How to Break a Thumb Sucking Habit

How to Break a Thumb Sucking Habit


75 percent of babies develop the habit of sucking their thumb during their first year. This habit gives them a sense of security, happiness, and a feeling of exploration of their new world. This also helps them fall asleep. 

But sometimes, children continue to suck their thumbs, particularly during stressful times or when around strangers, up to preschool years. By the time they reach five years old, only one in five children continue to suck their thumbs or fingers.

However, despite the security and happiness it gives children, sucking thumbs can pose problems with the proper growth of the mouth and teeth. The pressure can lead to crooked front teeth, resulting in dental problems such as overbite, along with general bite and spacing problems. 

In severe cases, the shift of the teeth can misshape the face or lead to difficulty in eating and may even result in speaking problems which they made endure for the rest of their lives.

What to Do if My Child is Still Sucking Their Thumb After 5 Years?

The American Dental Association, children usually stop sucking their thumb between the age of two and four years. In fact, too much pressure may do more harm than good to their personalities. 

Because children usually suck their thumb when they’re anxious or insecure, a process that involves addressing the cause of the anxiety and insecurity should be adopted. Also, ensure to provide enough comfort and support for your child as you help your child to break the habit.

Breaking the Habit of Thumb Sucking

Make Use of Positive Affirmation

One of the ways you can encourage your child to stop the habit is to praise and make them feel more special when they aren’t sucking their thumb. For some children, thumbsucking can be a positive experience. And, often, the only way to offset this is to provide a better experience. Praise from a parent or loved one for not thumbsucking can be a good start.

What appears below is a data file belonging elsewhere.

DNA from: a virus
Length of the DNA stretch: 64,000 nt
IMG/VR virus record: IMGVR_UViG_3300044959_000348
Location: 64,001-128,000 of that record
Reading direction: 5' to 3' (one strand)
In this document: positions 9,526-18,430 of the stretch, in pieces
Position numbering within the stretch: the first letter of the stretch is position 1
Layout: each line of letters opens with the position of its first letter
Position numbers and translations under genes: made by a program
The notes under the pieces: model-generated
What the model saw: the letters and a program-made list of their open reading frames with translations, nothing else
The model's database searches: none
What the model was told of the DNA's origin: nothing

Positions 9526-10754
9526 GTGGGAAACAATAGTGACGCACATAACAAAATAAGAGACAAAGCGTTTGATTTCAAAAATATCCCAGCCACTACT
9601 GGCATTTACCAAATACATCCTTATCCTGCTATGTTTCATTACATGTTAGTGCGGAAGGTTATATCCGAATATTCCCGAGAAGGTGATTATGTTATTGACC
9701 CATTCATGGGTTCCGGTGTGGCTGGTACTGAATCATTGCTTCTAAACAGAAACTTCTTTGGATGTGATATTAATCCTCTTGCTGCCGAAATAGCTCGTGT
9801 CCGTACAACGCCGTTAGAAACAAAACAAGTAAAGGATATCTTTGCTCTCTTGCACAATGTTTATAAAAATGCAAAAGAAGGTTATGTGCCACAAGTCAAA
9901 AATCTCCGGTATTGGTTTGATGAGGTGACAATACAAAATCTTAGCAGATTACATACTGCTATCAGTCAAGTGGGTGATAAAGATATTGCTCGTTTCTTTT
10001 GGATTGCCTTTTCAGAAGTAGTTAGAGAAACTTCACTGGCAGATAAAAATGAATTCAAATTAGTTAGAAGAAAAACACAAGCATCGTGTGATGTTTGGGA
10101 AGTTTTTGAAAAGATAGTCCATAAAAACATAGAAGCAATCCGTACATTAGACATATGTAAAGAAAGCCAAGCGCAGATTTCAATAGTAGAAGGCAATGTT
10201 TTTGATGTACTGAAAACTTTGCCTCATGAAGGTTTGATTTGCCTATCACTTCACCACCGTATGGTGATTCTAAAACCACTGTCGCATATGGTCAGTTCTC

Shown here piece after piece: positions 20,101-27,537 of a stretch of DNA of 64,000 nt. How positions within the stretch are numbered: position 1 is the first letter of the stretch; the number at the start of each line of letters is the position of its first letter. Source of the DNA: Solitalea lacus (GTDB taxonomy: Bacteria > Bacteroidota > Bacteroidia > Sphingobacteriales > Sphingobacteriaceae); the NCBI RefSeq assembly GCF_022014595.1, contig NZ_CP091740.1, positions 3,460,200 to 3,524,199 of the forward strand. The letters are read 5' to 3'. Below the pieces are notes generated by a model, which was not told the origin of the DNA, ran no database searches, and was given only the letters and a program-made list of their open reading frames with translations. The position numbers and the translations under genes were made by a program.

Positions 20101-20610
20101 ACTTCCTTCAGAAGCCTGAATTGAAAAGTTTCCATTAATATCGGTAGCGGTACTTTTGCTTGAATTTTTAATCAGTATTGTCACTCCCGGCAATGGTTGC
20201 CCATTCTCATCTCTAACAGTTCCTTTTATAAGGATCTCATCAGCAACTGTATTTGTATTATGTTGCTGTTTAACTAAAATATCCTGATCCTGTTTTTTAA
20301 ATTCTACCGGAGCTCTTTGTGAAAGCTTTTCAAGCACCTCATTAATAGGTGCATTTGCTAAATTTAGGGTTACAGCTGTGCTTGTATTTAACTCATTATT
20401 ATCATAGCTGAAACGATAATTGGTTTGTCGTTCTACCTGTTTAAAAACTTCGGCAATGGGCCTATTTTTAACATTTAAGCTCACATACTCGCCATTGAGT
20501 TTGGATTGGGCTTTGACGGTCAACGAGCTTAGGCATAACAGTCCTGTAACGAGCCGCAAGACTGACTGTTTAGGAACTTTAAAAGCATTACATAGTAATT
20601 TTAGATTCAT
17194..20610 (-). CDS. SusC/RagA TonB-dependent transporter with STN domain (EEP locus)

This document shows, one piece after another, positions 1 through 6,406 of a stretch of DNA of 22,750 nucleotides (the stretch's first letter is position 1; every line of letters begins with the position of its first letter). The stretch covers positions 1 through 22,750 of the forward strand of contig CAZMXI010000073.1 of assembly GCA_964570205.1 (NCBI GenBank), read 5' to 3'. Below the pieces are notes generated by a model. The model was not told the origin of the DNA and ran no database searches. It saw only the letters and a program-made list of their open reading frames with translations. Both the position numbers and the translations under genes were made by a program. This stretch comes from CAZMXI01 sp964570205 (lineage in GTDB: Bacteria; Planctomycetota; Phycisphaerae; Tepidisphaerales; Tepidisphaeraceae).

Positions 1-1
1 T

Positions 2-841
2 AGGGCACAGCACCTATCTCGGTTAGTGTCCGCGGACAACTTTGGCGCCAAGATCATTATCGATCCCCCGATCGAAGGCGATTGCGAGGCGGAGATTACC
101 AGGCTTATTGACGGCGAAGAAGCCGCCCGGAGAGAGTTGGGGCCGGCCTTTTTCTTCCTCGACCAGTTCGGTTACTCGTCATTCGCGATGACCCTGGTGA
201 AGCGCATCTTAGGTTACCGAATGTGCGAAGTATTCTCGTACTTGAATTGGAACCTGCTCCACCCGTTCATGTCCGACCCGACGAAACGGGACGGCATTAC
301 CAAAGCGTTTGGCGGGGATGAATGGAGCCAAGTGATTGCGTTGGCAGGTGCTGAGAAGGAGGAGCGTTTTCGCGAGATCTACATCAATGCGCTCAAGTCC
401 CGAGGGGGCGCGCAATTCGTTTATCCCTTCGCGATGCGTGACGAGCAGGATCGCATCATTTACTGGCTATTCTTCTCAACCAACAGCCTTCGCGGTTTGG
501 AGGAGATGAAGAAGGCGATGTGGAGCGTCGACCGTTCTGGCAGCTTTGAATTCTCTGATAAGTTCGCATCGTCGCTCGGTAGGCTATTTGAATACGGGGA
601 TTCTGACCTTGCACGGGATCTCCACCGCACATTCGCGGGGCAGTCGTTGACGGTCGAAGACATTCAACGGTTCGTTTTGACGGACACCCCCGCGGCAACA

Taking note of the times they suck their thumbs

In other cases, thumbsucking can be a coping mechanism. Sometimes when your child is in an anxious state or generally feeling uncomfortable, they might turn to it as a form of comfort. When this happens, then, try to take note of when or where they feel the need to suck their thumb. Instead of turning to suck their thumb, create an opportunity to forge stronger bonds with your child by tending to their needs.  

Having a talk with their pediatric dentist

When it comes to breaking a bad habit—particularly thumbsucking—your child’s pediatric dentist plays a significant role, especially in ensuring the proper development of their front teeth and upper teeth. 

Having them talk with their pediatric dentist might be able to help them break the habit and make them more familiar with the dental office.  

Keep your child busy

Children often turn to suck their thumb when they’re bored to indirectly distract themselves. Instead, provide them with simple activities to drift their thoughts away from this bad habit.

Reward your child

Encourage your kid to stop thumb-sucking by giving them appropriate rewards for his progress. Also, keep a progress chart so that your child can see how far he or she has come. A progress chart can help keep them motivated through the process.

Because thumb-sucking is a habit, it can take a while to stop completely. Allow your child to let go of his or her habit gradually. Every child is different.

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